At least the dissenting members of the political parties who supported abortion had some marginal say, even if it only amounted to their leaving or voting no. No taxpayer was ever asked for their consent in having part of their money spent by the NWCI and other liberal NGOs in such a manner.
In 2019, the NWCI was given €907,366 directly from state departments, and another €57,500 from the Community Foundation of Ireland which channels millions of other public money to their besties. The EU chipped in with another €68,000 and they also got €15,000 from the Centre for Reproductive Rights which campaigns globally for unrestricted abortion. The CRR corporate donors read like a list of Fortune 500 companies and executives.
Like many other coy NGOs, the NWCI’s reports tend to make it difficult to see where exactly the money does come from, or what it is spent on. Their 2019 Report bizarrely describes their state funding as income from “charitable activities.” Likewise, the €700,000 it paid its 14 employees comes under the rubric of “charitable expenditure.”
The massive state subvention would not even be so glaring if, like other publicly funded organisations, it had deep community roots and a wide active membership that contributes voluntarily to its running. In fact in 2019, individual membership income only came to €10,346 with a further €5,136 in donations.
That means that a little over 1% of its income, most of which it spends on its staff, is self-generated. There are small GAA clubs who raise that much money from members. They don’t get a million thrown in on top, however. Nor do they have to pay people to do what they might reasonably describe as “charitable work.” In the case of NWCI, this ‘charitable work’ is, in fact, political lobbying, the sort of thing citizens really ought not be paid by other citizens to do.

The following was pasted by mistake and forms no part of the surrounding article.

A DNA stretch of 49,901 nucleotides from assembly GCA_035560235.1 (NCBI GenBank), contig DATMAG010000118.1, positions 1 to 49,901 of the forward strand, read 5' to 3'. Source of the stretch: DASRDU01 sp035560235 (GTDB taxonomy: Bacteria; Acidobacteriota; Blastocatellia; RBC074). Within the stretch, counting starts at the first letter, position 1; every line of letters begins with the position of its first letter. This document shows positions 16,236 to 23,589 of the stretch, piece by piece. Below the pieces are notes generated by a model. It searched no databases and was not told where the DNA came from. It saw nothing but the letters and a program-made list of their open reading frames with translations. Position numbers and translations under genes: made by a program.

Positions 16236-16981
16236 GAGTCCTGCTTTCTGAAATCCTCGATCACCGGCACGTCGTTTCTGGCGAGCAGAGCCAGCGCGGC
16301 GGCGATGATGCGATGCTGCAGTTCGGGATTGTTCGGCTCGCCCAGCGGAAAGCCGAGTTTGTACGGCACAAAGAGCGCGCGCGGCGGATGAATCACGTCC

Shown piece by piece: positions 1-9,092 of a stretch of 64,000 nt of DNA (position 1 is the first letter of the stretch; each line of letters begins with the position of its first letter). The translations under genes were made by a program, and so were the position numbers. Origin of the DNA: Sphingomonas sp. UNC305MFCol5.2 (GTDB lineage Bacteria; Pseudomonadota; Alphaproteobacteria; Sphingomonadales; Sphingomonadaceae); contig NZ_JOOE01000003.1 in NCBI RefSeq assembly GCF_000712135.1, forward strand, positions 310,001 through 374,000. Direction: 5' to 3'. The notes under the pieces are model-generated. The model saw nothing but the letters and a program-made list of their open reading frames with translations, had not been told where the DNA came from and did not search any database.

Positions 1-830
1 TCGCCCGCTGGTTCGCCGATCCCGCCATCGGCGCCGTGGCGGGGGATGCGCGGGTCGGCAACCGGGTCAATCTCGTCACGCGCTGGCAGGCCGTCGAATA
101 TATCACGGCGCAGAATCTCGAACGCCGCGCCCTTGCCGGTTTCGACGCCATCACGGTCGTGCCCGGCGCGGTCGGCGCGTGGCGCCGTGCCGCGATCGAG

Like the other establishment NGOs, the NWCI is run and staffed by those chosen from an inner circle of the Irish liberal left. It is a bit like a pyramid scheme for social sciences graduates who joined the right college societies.
Thus, the NWCI is part of the whole spider’s web of NGO patronage and affiliation. It is interesting the extent to which there has been created a class of lifelong NGO apparatchiks who populate their offices. It’s a bit like the practise in 18th century Britain and Ireland where the properly connected people would have state jobs more or less invented for them. They were known as sinecures.
Now, however, in place of the Warden of the King’s Turnips, you might have a Diversity Officer or an Equality Officer. The beauty of that of course is that the NGOs which pioneered such essential frontline services are now in a position to force other organisations – who probably have better things to be doing like organising hurling matches or making computers – to have equivalent positions.
These positions are then filled by the friends and students of the original Diversity and Equality officers who pioneered the scheme. “Scheme”, remember. Not “scam” obviously …